Occidentalis has always lived on both sides of the Northern Rockies US/Canadian border, since wolves know no boundaries. Anyone who believes otherwise is living in a fantasy world.  The idea that Occidentalis is foreign to American soil is absurd. They’ve been crossing back and forth across that “border” for tens of thousands of years.

The burning question I have for the professors of wolfology is if Irremotus was loved so much, why the hell did their wolf hating forefathers try to wipe them out?  Of course  attempting to reason with the unreasonable is an exercise in futility, so I don’t expect a cogent response to that question.

The other favorite talking point of wolf haters is the Yellowstone elk herd. Wolves are accused of decimating the elk in Yellowstone, when in fact it was the feds who were killing Yellowstone elk for decades, in the wolf’s absence, due to the damage elk were wreaking in the park.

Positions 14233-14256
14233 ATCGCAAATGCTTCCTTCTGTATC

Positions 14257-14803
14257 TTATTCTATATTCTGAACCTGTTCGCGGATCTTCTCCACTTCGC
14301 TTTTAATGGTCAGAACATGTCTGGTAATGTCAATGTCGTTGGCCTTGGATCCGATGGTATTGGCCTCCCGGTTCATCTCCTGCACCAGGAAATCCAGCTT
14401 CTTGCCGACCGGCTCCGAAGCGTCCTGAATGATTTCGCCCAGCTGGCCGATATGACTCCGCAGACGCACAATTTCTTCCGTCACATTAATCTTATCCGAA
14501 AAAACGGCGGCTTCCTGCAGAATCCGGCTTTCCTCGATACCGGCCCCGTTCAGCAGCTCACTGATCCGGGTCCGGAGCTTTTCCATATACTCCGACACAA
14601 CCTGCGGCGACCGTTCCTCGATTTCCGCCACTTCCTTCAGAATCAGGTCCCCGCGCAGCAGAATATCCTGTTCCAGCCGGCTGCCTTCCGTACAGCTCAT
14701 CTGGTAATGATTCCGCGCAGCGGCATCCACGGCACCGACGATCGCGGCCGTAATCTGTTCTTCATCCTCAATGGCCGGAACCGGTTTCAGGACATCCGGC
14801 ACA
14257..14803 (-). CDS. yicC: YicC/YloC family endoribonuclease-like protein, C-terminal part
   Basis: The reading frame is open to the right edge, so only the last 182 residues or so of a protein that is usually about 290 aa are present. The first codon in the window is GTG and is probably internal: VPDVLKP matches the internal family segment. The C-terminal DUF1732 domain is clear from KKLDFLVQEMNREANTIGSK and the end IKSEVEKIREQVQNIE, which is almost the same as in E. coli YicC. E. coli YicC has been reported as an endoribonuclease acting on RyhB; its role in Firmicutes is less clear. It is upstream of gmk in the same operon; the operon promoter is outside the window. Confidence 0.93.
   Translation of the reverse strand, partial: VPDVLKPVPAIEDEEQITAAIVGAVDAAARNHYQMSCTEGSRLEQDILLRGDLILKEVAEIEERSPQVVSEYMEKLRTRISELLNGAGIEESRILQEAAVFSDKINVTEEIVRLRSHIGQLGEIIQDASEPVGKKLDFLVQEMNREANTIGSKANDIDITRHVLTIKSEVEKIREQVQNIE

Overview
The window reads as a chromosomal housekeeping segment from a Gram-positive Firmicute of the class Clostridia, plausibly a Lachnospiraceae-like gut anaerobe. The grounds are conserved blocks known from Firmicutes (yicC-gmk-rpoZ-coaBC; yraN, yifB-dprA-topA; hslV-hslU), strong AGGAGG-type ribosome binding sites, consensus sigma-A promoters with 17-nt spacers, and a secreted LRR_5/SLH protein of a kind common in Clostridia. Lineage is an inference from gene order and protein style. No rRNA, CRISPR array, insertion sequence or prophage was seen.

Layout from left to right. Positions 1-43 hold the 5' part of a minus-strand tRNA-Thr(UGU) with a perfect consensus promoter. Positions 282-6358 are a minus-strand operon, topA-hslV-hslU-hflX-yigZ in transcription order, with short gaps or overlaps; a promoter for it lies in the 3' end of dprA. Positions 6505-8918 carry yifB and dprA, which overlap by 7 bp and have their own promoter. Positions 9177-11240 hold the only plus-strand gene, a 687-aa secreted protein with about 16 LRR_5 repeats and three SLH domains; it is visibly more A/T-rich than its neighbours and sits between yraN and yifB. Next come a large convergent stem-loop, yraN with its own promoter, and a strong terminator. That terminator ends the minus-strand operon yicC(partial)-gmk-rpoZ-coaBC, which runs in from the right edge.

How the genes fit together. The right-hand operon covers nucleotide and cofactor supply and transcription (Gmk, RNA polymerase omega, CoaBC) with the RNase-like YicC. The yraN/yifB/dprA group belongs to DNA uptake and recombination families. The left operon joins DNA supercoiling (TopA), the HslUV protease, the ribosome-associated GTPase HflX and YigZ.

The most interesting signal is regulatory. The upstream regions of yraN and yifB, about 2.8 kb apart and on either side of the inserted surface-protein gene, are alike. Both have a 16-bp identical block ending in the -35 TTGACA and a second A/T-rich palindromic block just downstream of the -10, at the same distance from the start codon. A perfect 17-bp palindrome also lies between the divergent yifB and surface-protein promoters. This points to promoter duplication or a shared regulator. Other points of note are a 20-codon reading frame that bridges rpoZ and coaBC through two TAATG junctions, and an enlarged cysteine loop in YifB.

“Once the wolves were gone the elk began to take over. Over the next few years conditions of Yellowstone National Park declined drastically. A team of scientists visiting Yellowstone in 1929 and 1933 reported, “The range was in deplorable conditions when we first saw it, and its deterioration has been progressing steadily since then.” By this time many biologists were worried about eroding land and plants dying off. The elk were multiplying inside the park and deciduous, woody species such as aspen and cottonwood suffered from overgrazing. The park service started trapping and moving the elk and, when that was not effective, killing them. This killing continued for more than 30 years. This method helped the land quality from worsening, but didn’t improve the conditions. At times, people would mention bringing wolves back to Yellowstone to help control the elk population. The Yellowstone managers were not eager to bring back wolves, especially after having so successfully ridding the park of them, so they continued killing elk. In the late 1960s, local hunters began to complain to their congressmen that there were too few elk, and the congressmen threatened to stop funding Yellowstone. Killing elk was given up as a response, and then the population of the elk increased exponentially. With the rapid increase in the number of elk, the condition of the land again went quickly downhill. The destruction of the landscape affected many other animals. With the wolves gone, the population of coyotes increased dramatically, which led to an extreme decrease in the number of pronghorn antelope.However, the increase in the elk population caused the most profound change in the ecosystem of Yellowstone after the wolves were gone.”.…..Wiki